Timeless tale looks to its past and its future

A long time ago in a country far, far away, a struggling filmmaker looked out at the wreckage of his film set. A sandstorm the night before had torn through the Tunisian landscape, ripping to shreds many of the film’s sets. To make matters worse, the director was beginning to miss his California home and wife, the crew was becoming sick with stomach illnesses and budgetary questions were continuing to plague the production. One thing is for certain – George Lucas has certainly come a long way. As for that fateful film that was tested in the desert? On May 19, the circle is complete for the “Star Wars” film series.

With the critical panning of Lucas’s most recent chapters in the saga, “The Phantom Menace” and “Attack of the Clones,” it is easy to forget that Lucas, a graduate of the University of Southern California film program, has developed the series for his own enjoyment. The story of “Star Wars” dates back to Lucas’ college days. While working on “American Graffitti” (a classic in its own right), Lucas began to develop the concept of a grand space opera with roots in the old serials of Buck Rogers and Flash Gordon. An avid follower of mythology guru Joseph Campbell, Lucas crafted a story of duality: the oppressed Rebellion and the evil Empire, the wise Jedi and the crafty Sith.

With the success of “American Graffiti,” Lucas was able to get just enough money to finance his dream project for a May 1977 release, hiring veteran actors like Sir Alec Guiness and Peter Cushing and rising talent like Harrison Ford and Mark Hamill. Despite confusion over the fantastic world Lucas created, the result was a modern masterpiece, hailed by many as the savior of the sci-fi genre.

Lucas pioneered usage of computer technology and blue-screen work for special effects and crafted a timeless tale that won over fans around the world. The director became an underdog’s dream when fans discovered that the multimillion dollar baby had been turned down by almost every major studio until 20th Century Fox finally offered aid. Also, at this time, Lucas began to develop a business sense, tapping into the merchandising world by releasing hot-selling “Star Wars” toys, comics, apparel and more.

In “Star Wars,” children could find characters to root for and fear. Luke Skywalker (Mark Hamill) was the quintessential hero, the driven man who has the fate of millions on his shoulders. Harrison Ford’s Han Solo was the slick, sarcastic mercenary whose real-world counterpart would have the fastest car and the coolest attitude. Girls even had the spirited Princess Leia to look up to, as Leia not only needed rescuing but also saved the boys from time to time. And, of course, the echoing breath of Darth Vader became instantly recognizable.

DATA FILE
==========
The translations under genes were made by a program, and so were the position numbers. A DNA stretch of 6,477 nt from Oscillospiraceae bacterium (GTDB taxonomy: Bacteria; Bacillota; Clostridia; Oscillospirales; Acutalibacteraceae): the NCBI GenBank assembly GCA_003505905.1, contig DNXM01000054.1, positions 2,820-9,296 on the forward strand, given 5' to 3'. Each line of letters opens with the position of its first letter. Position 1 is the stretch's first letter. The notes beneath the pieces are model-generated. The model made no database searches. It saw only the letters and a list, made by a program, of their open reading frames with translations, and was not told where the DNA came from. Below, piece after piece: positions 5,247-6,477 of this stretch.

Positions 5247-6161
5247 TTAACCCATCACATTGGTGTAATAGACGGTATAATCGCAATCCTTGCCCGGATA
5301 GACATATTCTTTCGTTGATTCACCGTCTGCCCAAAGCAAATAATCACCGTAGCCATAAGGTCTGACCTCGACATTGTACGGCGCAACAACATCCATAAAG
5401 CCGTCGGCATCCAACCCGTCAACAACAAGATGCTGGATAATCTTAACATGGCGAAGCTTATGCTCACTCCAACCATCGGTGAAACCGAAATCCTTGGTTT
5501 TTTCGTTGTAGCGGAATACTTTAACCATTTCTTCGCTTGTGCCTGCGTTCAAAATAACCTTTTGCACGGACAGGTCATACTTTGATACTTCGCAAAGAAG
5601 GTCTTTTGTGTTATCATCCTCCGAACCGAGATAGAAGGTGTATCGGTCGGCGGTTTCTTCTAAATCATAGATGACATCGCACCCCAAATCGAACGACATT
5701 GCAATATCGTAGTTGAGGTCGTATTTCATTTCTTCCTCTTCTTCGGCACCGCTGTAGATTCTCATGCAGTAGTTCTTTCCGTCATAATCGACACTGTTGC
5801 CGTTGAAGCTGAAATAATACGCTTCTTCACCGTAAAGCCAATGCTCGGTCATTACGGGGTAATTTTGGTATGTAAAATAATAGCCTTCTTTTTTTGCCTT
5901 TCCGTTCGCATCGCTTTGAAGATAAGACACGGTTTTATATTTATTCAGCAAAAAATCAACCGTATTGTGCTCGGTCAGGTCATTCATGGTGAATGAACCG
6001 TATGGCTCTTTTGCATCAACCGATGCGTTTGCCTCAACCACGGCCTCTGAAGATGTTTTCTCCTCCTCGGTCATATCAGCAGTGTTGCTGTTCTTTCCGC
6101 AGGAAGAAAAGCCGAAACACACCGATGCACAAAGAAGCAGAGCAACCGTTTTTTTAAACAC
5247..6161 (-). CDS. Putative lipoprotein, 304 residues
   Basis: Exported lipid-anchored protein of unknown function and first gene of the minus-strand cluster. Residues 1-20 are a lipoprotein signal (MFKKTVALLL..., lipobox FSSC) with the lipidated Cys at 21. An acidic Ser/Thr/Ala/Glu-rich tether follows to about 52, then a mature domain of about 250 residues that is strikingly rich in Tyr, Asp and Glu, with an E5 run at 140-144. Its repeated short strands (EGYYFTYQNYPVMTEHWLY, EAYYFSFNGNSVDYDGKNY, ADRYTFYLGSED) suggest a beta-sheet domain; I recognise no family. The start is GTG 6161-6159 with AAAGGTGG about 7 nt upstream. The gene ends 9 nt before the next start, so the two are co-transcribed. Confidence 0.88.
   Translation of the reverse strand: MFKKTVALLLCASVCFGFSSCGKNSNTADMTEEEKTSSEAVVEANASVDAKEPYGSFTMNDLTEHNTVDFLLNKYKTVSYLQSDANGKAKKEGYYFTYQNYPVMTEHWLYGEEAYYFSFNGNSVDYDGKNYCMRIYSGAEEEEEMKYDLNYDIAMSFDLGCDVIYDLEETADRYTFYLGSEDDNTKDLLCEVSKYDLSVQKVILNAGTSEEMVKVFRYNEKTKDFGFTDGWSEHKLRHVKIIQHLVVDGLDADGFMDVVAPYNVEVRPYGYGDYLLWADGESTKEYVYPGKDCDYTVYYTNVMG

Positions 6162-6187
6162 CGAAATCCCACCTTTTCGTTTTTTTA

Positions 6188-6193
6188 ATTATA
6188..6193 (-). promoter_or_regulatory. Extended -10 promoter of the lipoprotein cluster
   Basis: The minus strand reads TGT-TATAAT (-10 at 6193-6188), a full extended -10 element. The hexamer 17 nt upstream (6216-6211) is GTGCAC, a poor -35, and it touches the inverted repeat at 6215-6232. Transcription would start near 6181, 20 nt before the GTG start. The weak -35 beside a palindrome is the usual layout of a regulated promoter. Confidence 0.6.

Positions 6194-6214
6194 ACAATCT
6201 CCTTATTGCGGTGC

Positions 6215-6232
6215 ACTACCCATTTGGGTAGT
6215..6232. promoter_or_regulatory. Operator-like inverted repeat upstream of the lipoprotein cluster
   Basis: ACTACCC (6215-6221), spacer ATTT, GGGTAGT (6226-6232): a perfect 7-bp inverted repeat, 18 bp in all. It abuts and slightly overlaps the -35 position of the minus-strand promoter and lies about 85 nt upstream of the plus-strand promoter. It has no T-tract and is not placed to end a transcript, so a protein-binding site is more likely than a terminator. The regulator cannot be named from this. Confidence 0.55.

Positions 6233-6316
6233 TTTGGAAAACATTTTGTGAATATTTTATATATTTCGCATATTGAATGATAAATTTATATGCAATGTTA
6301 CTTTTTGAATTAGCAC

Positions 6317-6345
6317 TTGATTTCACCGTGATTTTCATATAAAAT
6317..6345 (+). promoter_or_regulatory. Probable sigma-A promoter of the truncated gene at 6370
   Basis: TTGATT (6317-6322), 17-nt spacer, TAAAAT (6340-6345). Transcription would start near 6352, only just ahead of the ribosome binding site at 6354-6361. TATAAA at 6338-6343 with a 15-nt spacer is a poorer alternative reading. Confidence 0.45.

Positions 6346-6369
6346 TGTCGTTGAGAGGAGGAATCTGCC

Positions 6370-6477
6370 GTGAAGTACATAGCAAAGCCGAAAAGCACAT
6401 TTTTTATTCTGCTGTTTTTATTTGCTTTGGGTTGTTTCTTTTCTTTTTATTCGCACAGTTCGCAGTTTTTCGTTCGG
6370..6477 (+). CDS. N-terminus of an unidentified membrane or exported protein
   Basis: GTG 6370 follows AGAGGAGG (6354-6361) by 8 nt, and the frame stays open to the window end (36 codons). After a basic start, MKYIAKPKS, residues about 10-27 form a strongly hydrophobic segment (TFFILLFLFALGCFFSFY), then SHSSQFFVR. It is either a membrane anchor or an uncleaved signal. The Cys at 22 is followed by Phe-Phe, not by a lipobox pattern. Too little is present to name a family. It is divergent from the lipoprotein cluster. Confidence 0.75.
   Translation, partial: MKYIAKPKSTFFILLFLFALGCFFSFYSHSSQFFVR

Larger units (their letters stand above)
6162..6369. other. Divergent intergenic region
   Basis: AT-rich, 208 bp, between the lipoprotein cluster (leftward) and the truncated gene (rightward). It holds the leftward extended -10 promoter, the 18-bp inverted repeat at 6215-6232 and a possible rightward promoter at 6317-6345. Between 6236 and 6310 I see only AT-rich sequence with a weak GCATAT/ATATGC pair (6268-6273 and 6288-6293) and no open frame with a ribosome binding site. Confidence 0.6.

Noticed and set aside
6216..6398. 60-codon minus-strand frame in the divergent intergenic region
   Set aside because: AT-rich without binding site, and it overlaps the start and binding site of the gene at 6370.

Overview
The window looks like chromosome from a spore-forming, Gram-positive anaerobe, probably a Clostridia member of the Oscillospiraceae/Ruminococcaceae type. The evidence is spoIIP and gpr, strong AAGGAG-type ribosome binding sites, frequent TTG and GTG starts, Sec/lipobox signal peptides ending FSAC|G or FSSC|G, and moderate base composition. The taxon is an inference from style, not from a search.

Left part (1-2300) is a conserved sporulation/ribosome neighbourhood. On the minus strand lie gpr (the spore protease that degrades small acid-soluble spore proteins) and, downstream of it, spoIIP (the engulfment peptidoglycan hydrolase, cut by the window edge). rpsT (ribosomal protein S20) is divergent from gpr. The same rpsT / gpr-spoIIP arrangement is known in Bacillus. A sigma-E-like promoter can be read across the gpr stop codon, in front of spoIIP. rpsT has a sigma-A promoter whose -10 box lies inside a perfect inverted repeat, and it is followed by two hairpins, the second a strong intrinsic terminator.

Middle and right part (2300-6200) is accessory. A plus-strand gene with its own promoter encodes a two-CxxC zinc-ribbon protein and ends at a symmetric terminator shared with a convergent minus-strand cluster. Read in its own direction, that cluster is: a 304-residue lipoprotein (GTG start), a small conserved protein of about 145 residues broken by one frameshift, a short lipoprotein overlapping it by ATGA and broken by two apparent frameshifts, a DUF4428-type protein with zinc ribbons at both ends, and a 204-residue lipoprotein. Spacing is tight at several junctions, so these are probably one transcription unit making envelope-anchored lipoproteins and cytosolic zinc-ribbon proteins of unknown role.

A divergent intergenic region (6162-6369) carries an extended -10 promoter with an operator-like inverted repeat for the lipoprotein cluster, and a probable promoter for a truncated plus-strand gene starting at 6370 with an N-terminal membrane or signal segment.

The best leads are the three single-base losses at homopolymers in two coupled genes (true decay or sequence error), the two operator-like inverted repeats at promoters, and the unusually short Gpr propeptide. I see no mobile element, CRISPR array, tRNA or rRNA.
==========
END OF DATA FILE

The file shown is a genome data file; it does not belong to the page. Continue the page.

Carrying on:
Then the director walked away. After suffering physical ailments from the production’s long hours, Lucas chose not to direct the sequel to “Star Wars: A New Hope” and passed the mantel on to Irvin Kershner. Lucas watched the series and its stars go through ups and downs for the next few years. “The Empire Strikes Back” became a fan favorite and a critically-lauded success. “Return of the Jedi” wrapped the saga up, with subpar reviews. Later, Lucas revealed that his close friend Steven Spielberg would have directed “Jedi” had there not been a union-related issue.

Then “King George” disappeared, taking his millions and his characters and living a life producing and financing films from his California home. His adopted children were the focus now, he said in interviews. On the side, Lucas developed revolutionary special effects companies Industrial Light and Magic (ILM) and the THX Sound System. But the “Star Wars” dream apparently would not die, as Lucas began production on the prequels around the series’ 20th anniversary in 1997.

The original trilogy (“A New Hope,” “Empire,” “Jedi”) focused on the adventures of Luke, Han and Leia as they attempted to overthrow the tyrannical government enforced by Darth Vader and his evil Emperor. In the new trilogy, Lucas chose the bold move of showing how the Empire came to be and the fall of Anakin Skywalker, the future Darth Vader and father of the heroic Luke.

In Episode One, the eight-year-old Anakin is rescued from slavery by a young Obi Wan Kenobi (Ewan McGregor) and the young queen, Padme Amidala (Natalie Portman). In the second chapter, Anakin (Hayden Christiansen), now grown up and trained as a Jedi, forms a romantic bond with Padme. However, with the death of his mother and the cautious training of Obi-Wan, Anakin slowly becomes unhinged.

With the announcement of the completion of “Revenge of the Sith” on April 22, fans have begun to prepare for the countdown by prepurchasing tickets. “Sith” will feature the downfall of Anakin to the dark side and his eventual confrontation with his mentor in a climactic duel that fans have anticipated for over two-and-a-half decades.

From his roots as a starving filmmaker in the imperialistic Hollywood back lots to his life as the richest independent filmmaker in the world, George Lucas’ saga has come a long way from its humble origins in the Tunisian deserts.